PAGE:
It appears Americans want to be informed – a great and necessary instinct in a democracy. The question then becomes, what makes you trust a news source enough to return regularly to stay informed?

The Media Insight Project found that more than anything, Americans expect news organizations to be accurate. Eight-five percent of Americans say it is extremely or very important to simply get the facts right.

In today’s world of immediate information, the survey found that 76 percent of Americans say timeliness affects how much they trust a news report. It needs to be up to date.

Clarity, completeness, balance and transparency all continue to matter to news consumers. And many want to see people from their community reflected in the coverage.

80% Americans who consume news daily

What I found interesting is that political beliefs were not specifically cited as a factor in trust, though the survey found 23 percent of newspaper readers said it is very important that the paper share their views (with television it’s 37 percent).

Our region is politically polarized with a liberal urban core and conservative dominance in areas such as South Placer County. Reader complaints to me often have political overtones. One reader recently wrote that he considered Ohman’s work to be “absolutely outstanding” but so “liberal that his work loses a lot of credibility.” As an example he pointed to that day’s cartoon of Republican presidential candidate Donald Trump pouring gas on the election; the gas was labeled “violence.”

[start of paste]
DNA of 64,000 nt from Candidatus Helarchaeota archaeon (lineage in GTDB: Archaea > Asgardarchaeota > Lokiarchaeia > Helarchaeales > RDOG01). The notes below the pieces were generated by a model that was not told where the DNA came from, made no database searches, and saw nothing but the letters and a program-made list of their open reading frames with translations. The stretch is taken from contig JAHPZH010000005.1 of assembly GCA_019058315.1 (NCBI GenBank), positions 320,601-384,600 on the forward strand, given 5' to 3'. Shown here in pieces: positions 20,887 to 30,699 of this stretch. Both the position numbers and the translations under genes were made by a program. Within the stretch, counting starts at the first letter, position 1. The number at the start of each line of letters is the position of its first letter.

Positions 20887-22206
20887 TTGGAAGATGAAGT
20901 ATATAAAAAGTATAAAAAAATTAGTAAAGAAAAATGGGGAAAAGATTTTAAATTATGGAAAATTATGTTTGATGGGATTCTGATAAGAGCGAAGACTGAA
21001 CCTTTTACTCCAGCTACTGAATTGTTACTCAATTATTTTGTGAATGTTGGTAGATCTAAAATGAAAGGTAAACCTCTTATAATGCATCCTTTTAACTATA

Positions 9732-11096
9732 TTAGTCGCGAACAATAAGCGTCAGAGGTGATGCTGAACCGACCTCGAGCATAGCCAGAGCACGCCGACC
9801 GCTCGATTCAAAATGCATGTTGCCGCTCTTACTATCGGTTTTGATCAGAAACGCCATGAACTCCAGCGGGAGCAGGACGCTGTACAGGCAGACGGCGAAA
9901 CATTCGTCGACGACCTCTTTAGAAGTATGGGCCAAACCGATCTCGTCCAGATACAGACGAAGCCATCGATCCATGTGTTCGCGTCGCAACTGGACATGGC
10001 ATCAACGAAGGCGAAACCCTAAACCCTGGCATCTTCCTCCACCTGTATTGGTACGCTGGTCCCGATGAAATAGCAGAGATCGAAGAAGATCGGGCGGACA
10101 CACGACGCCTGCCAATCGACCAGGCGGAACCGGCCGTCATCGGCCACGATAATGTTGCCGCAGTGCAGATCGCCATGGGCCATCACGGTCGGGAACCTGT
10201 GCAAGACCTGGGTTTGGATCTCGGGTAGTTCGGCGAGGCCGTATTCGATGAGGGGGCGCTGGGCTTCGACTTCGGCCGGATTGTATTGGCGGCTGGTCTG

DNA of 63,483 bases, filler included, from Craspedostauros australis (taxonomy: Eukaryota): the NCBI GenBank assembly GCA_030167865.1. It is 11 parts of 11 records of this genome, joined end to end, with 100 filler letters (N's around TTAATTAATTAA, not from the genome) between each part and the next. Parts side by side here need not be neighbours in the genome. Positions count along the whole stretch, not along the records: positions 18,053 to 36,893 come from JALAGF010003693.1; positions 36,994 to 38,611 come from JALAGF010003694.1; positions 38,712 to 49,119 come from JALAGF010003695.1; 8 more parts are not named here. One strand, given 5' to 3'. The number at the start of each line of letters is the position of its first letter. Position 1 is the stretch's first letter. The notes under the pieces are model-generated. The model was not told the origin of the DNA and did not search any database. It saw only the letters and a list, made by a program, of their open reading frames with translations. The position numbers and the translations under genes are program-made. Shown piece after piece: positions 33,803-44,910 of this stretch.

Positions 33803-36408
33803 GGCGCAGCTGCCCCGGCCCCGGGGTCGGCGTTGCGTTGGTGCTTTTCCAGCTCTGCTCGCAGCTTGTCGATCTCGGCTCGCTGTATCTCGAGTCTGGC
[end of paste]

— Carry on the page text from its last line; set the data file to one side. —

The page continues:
Cartoonists and late night comedians have covered Trump with glee during the campaign, it’s true. Yet Ohman’s cartoons recognized by the Pulitzer board offered biting political commentary about political behavior across the spectrum, including from Republican Ted Cruz and Democrats Hillary Clinton and Bernie Sanders. And of all his political cartoons last year, the one that generated the loudest response was a commentary on the Democratic race, with an outsized image of Clinton next to a tiny Sanders. A handful of Clinton supporters found the cartoon sexist.